What To Expect From Cards With High APR

Credit cards with higher APRs may offer perks like cash back, frequent flier miles or transferable points, but not all credit cards with high APRs provide generous rewards. The type of high-APRs cards for people with poor credit (or who may otherwise be deemed too risky by the issuing bank) don’t tend to have strong rewards programs.

Cardholders who never miss a payment and never carry a balance won’t ever have to pay the higher APRs generally associated with rewards credit cards. In these cases, the rewards can be a worthwhile perk.

People who are planning to finance a purchase with a credit card and people who sometimes miss credit card payments should try to avoid high APR credit cards offering rewards; what may be earned in rewards will be tiny in comparison to the interest charges incurred by high-APR credit cards.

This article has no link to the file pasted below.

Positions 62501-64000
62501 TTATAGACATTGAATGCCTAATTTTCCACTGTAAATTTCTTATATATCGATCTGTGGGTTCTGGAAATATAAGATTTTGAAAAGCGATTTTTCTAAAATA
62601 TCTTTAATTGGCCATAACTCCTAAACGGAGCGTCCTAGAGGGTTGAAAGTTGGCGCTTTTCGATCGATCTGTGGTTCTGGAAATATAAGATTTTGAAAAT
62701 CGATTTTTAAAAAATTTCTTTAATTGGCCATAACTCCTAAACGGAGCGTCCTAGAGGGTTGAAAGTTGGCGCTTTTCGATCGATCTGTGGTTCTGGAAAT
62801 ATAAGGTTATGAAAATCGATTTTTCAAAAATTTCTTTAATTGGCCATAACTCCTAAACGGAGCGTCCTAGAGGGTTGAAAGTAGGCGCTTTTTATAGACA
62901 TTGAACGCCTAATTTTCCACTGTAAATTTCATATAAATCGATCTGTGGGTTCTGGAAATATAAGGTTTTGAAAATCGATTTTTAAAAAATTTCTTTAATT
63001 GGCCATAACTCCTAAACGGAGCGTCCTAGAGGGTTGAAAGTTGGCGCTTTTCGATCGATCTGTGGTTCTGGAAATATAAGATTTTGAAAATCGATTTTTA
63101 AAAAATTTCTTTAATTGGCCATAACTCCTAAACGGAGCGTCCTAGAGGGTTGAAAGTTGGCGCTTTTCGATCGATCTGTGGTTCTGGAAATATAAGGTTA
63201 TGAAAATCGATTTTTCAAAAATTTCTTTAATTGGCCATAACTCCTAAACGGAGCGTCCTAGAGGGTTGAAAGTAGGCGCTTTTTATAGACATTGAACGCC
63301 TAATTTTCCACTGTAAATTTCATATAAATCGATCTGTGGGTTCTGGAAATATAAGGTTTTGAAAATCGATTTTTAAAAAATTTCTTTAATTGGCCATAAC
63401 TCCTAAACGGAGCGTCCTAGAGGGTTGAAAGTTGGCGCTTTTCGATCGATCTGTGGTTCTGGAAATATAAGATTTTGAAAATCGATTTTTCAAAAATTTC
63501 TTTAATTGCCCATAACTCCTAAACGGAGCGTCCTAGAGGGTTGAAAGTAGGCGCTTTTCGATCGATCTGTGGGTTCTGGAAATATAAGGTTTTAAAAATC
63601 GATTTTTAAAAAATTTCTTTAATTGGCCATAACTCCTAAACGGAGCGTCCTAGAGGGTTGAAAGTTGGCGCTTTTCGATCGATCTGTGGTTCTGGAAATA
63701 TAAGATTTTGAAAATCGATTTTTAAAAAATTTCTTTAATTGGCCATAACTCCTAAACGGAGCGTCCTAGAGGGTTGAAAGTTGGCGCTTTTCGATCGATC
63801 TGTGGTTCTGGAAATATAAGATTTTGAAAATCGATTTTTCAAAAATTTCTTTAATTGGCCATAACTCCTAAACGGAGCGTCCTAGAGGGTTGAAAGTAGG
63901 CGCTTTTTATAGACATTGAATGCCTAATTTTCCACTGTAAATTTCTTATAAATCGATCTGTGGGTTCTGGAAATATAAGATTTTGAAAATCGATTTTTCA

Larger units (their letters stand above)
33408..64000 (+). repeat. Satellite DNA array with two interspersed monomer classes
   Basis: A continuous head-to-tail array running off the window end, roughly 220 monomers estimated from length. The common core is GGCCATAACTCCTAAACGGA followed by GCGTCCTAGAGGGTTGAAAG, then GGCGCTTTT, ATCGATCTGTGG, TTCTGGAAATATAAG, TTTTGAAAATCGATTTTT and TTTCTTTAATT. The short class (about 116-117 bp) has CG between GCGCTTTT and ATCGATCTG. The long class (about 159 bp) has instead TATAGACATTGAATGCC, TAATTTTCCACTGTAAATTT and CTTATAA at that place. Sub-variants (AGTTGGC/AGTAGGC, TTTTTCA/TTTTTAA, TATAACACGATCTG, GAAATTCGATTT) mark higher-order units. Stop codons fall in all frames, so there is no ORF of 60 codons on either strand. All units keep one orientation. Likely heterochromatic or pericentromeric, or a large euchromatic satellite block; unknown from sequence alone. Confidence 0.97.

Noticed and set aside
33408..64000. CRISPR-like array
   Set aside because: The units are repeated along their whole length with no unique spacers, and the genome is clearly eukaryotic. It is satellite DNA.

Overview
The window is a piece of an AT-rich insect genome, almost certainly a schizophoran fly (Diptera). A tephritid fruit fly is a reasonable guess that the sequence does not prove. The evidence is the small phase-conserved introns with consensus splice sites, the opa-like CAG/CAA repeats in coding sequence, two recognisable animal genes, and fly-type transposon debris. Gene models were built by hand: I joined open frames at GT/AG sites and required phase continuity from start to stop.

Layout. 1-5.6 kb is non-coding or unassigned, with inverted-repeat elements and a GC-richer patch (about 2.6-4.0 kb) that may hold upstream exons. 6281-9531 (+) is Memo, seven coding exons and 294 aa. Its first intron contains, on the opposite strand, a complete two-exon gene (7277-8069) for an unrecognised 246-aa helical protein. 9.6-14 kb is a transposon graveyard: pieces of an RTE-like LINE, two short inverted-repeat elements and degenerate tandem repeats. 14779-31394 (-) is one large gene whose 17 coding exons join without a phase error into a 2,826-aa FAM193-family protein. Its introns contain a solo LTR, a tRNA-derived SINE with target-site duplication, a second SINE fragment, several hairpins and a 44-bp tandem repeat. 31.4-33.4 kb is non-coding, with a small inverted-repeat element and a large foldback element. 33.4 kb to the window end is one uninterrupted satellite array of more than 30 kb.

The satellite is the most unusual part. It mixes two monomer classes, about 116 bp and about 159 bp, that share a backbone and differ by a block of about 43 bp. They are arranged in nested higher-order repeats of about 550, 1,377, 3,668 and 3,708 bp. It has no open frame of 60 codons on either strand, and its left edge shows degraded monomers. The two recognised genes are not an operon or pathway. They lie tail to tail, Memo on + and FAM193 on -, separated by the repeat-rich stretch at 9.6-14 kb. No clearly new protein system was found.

What To Expect From Cards With Low APR

Lower APR cards tend to have fewer perks and few will offer some of the most popular rewards like high cash-back earnings or bonus miles—but if a cardholder carries a balance, it won’t charge nearly as much interest. These cards may also not be marketed as heavily as cards with popular rewards programs, so it may take a little longer to research low-interest credit cards.

Credit cards usually charge balance transfer fees, including for 0% introductory APR offers, though some cards don’t charge a balance transfer fee within the first few months of card membership. Be sure to consider and calculate the cost of balance transfer fees if you are contemplating transferring a balance to a credit card with a 0% introductory rate.

How To Lower Your APR on Your Credit Card